A leading cybersecurity expert has warned that businesses need to take urgent steps to reduce the growing number of double extortion ransomware attacks.
Leigham Martin, the group Head of Infrastructure and Security at Doncaster tech firm Connectus Group, said evidence pointed towards the fact that rising numbers of ransomware actors are turning to the method.
He told us: “The simple fact of the matter is that businesses and industries are getting better at protecting themselves and system vendors are also getting better at adopting the secure first model. This, in turn, has forced cyber criminals to adapt their techniques to avoid detection and maximise profit. For ransomware actors the game has now changed, the traditional ransomware campaigns of the infamous WannaCry ad NotPetya are less effective now because organisations are getting better at securing themselves.
With today’s double extortion ransomware campaigns, rather than encrypting files and deleting them without payment (of which companies can recover from backups) cyber criminals are instead turning to exfiltrating company data first. This means that if the victim company refuses to pay then the cyber criminals will leak the data online or sell it to the highest bidder. This opens a whole new world of damages to the victim company including receiving fines from the information commissioner’s office for the associated data breaches.”
Commenting on the risk this poses to businesses, he added: “Double extortion ransomware allows cyber criminals to not just demand ransom for encrypted data but also allows them to continue the attack by threatening to release the data into the public domain should the ransom not be paid. Even if the ransom is paid, how can a business ever know for sure that the data that’s been stolen has properly been deleted from the attacker’s side after the ransom has been met? They can’t.
“Double extortion ransomware criminals threaten to publicly “name and shame” the business if they don’t pay up and this, sadly, seems to be a growing tactic within the cybercriminal underworld. Criminals will leak the company data because of non-payment which then allows other cyber criminals to use any sensitive information that has been leaked to gain further access into a company’s infrastructure, commit fraud or attempt further breaches.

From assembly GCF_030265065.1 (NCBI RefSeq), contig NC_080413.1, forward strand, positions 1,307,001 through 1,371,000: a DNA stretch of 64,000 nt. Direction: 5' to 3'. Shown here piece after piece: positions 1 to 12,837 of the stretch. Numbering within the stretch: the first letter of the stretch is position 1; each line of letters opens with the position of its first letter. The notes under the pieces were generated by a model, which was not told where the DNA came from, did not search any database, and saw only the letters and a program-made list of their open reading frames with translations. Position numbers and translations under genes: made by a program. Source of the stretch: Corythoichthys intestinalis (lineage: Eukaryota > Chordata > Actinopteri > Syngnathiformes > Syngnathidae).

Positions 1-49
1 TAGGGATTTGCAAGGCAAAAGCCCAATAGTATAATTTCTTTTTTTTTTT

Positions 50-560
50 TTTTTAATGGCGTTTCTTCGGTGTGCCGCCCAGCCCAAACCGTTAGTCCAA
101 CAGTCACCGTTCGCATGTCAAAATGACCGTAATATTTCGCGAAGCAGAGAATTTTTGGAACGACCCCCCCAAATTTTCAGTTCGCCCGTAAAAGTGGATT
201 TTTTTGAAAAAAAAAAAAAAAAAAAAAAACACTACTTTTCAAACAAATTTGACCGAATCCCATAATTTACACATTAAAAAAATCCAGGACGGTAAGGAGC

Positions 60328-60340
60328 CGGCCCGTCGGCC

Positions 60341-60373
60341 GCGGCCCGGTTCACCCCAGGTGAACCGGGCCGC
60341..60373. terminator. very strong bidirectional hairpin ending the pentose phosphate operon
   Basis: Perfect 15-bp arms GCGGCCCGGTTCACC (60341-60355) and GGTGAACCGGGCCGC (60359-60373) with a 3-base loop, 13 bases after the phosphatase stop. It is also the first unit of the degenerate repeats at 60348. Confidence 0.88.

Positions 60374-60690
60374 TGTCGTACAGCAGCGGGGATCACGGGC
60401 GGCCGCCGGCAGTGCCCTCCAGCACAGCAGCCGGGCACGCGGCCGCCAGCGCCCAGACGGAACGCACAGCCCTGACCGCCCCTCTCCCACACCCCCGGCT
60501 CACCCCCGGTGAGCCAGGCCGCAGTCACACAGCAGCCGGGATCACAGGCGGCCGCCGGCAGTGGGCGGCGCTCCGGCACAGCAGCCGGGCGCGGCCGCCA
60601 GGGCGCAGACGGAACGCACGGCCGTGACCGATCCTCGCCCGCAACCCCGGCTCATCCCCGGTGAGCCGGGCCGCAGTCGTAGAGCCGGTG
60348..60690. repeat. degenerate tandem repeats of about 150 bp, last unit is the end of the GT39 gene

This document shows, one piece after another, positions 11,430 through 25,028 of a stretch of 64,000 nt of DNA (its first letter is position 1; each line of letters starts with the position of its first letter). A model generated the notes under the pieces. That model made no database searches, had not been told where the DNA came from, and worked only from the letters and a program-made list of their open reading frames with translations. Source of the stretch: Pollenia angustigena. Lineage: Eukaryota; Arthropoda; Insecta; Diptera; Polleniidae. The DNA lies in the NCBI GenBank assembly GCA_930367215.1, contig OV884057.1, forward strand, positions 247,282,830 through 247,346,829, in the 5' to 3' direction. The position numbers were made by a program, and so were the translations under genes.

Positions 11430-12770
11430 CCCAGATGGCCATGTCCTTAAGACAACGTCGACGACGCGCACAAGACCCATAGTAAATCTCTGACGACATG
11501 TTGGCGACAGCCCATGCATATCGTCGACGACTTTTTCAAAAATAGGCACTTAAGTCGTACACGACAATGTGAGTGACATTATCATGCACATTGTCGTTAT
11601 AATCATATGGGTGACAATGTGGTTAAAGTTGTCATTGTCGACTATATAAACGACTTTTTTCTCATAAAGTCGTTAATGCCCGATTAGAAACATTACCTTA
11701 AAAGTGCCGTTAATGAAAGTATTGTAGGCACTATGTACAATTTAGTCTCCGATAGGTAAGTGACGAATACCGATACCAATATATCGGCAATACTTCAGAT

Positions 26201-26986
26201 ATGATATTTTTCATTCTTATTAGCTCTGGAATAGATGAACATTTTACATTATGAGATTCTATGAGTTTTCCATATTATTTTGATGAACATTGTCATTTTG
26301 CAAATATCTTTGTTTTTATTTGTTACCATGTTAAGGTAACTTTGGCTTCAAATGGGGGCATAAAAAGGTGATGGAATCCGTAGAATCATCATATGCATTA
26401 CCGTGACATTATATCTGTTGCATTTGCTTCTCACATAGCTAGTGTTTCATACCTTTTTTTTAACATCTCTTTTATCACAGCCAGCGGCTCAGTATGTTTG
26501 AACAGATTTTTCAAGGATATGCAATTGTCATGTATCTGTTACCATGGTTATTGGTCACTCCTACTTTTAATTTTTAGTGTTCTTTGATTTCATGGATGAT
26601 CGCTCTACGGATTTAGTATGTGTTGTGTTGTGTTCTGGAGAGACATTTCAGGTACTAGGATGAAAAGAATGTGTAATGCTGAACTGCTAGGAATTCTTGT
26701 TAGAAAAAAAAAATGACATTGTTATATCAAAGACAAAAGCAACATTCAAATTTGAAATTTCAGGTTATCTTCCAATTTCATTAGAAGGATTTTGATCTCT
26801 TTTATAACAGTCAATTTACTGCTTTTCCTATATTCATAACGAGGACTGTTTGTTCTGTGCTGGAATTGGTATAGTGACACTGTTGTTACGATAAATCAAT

More from News
- Introducing Gemma: Google’s New AI Model
- Google Pay Will No Longer Be Available In The US. Here’s What To Do
- 10 Alabama Startups To Watch
- How Artificial Intelligence Is Shaping the 2024 Election Landscape
- Orbital Materials, The Startup That Uses GenAI To Discover Green Materials
- This Newly Funded Startup Is Creating Smart Solutions For Cybersecurity
- Expert Comments: The Future Of Sustainability In The Private Jet Industry
- 10 Startups In Canada To Watch
“The threat to businesses from double extortion ransomware is rapidly growing and the fallout from all of this is hugely damaging to a business’s reputation, to its infrastructure and to its ability to operate. In some cases, there are businesses that have had to cease trading because they have been unable to overcome the damage that has been done from a ransomware attack leaving their employees without jobs.”
Leigham said there were a number of steps firms could take in this area to bolster their defences.
He suggested: “Over the next couple of years double extortion ransomware is expected to grow even more. Therefore, to prevent businesses from being a victim to double extortion ransomware, it’s important that businesses take the initiative in securing their assets and by having fundamental protection mechanisms in place. By doing so you can reduce the risk of double extortion ransomware to your business substantially. It is the responsibility of any responsible business to have a plan in place should they ever be affected by a cyber-attack; most businesses don’t have a plan and are then ultimately unable to recover from an attack. Some even end up going into administration because they haven’t been able to deal with the impact that a cyber-attack has had on the business.
“Utilising technology such as two-factor authentication and ensuring that devices are patched and up to date can help to mitigate risks and lower exposure, conducting regular vulnerability assessments and penetration testing can help organisations manage their risk exposure as well as remediation plans.
Centrally managing devices, regular backups, enforcing multi-factor authentication, VPNs, patch management, mail filtering, firewalling and endpoint security are all efficient ways of protecting an organisation from potential malware and ransomware attacks without breaking the bank.”